Three measures have been assigned to objective 1.3: "Intensify health promotion and disease prevention". Firstly, activities focusing on prevention and early identification are to be improved in order to prevent non-communicable diseases. Thus "Health2020" supports the new viewpoint that the actual goal of prevention is not to bring about behavioural change per se, but to reduce the burden of disease. This measure follows on from the healthcare delivery objectives of "Health2020", i.e. that prevention services are to be integrated more closely into healthcare provision. Accordingly, the measure set out at the very beginning of "Health2020" to improve integrated provision will also include early identification and is explicitly justified by the increase in non-communicable diseases. The second measure listed under the goal of "Intensify health promotion and disease prevention" is the promotion of mental health and the prevention and early diagnosis of psychiatric disorders. This measure takes account of the fact that the increase in the burden of disease resulting from chronic conditions is partly attributable to the prevalence of mental illnesses, particularly depression. The third measure assigned to this objective is concerned with the prevention of addiction, of which it also highlights new forms, for instance to the Internet.
All three prevention objectives refer explicitly to the workplace or enterprises as settings, either in general terms in connection with promoting health at the workplace or more specifically to prevent people with mental problems from being removed from the employment process. With regard to addiction, the aim is to reduce the harmful consequences not only for the addicts themselves and the people closest to them but also for the workplace.
Equal opportunities and health skills
In the priority area of "Reinforce equality of opportunity and individual responsibility", the first measure, i.e. "Reinforce fair funding and access", is concerned particularly with strengthening vulnerable sectors of the population within the healthcare system. It will be achieved on the one hand by stepping up programmes such as those being implemented in the field of migration & health. On the other hand, in the medical and accident insurance system, greater account is to be taken of the individual's financial situation. The priority area of "Reinforce equality of opportunity and individual responsibility" comprises not only the objective of ensuring fair funding and access, but also those of "Keep health affordable by increasing efficiency" and "Empower insurees and patients". These objectives represent the view that not only a reasonable policy on costs that is predicated on improving efficiency, but also, for instance, the promotion of health skills are elements that together are essential for guaranteeing sustainable and fair access to the healthcare system.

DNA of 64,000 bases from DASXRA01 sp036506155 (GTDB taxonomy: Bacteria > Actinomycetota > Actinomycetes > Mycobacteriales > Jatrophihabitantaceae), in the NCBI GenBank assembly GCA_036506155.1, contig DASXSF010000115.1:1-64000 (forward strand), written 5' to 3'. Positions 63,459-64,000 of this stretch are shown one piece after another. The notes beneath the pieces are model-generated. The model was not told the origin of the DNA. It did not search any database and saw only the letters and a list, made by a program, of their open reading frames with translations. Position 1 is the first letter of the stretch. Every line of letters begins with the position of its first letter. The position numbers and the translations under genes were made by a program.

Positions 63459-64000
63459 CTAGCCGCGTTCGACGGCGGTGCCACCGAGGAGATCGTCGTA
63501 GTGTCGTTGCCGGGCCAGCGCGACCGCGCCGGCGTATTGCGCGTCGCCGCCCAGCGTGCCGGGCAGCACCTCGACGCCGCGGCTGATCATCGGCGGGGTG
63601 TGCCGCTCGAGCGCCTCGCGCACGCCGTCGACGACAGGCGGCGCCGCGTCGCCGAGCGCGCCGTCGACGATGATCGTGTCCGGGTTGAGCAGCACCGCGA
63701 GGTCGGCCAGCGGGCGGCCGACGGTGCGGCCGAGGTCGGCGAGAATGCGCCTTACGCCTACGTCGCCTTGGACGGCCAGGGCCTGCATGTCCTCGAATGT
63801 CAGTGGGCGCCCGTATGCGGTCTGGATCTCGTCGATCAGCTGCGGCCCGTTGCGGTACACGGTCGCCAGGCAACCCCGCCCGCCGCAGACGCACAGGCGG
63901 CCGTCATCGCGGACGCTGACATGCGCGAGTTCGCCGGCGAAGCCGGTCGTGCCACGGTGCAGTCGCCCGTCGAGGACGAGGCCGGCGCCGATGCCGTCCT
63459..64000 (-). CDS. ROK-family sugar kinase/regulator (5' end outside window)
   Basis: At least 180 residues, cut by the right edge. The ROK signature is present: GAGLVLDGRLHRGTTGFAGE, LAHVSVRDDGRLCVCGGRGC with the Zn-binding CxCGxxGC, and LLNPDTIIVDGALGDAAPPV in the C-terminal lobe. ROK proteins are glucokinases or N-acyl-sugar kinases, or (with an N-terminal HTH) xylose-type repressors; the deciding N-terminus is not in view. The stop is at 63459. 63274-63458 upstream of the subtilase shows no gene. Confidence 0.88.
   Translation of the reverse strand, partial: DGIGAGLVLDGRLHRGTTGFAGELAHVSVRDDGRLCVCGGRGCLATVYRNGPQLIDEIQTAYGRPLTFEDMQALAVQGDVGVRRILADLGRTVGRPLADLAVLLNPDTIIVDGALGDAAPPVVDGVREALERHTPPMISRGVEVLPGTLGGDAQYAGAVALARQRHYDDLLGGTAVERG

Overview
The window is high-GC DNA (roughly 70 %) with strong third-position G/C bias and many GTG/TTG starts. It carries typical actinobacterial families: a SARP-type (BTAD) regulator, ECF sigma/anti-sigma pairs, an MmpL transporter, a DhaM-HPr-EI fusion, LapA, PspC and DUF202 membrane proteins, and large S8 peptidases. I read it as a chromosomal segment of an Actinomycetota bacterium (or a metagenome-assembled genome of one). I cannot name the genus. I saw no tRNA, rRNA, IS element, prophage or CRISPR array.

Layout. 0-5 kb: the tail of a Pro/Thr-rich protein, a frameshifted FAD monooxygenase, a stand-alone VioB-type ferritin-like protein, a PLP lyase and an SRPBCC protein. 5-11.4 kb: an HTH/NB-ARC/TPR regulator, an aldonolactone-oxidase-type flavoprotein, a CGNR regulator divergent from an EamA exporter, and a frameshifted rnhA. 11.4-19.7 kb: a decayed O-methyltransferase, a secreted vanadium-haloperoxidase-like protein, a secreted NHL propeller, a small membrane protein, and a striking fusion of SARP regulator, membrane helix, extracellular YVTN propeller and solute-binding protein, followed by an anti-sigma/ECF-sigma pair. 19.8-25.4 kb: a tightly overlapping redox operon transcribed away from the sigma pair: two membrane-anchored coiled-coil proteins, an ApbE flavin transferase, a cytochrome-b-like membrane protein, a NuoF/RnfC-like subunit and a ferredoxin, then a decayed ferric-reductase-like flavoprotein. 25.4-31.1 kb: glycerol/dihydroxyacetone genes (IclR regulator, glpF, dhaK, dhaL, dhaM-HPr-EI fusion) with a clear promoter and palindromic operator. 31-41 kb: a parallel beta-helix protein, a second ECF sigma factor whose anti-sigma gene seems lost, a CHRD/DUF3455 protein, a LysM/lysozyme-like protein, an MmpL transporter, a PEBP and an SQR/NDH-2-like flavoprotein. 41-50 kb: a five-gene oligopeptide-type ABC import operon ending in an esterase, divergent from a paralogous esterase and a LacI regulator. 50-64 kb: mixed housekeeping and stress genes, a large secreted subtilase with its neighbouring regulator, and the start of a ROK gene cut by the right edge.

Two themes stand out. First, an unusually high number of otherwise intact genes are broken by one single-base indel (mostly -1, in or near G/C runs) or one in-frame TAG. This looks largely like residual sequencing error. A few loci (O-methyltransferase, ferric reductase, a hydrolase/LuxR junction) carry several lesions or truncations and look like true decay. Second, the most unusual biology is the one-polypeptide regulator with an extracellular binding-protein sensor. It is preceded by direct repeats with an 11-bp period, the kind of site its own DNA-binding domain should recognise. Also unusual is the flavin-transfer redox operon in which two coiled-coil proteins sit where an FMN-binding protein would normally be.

Topics such as health promotion, prevention, early identification and social health determinants have also been accorded a place in the wide-ranging "Health2020" strategy. This represents a great opportunity to move forward in a large number of important health-policy issues.
Margreet Duetz Schmucki,Head of the National Health Policy Section, firstname.lastname@example.org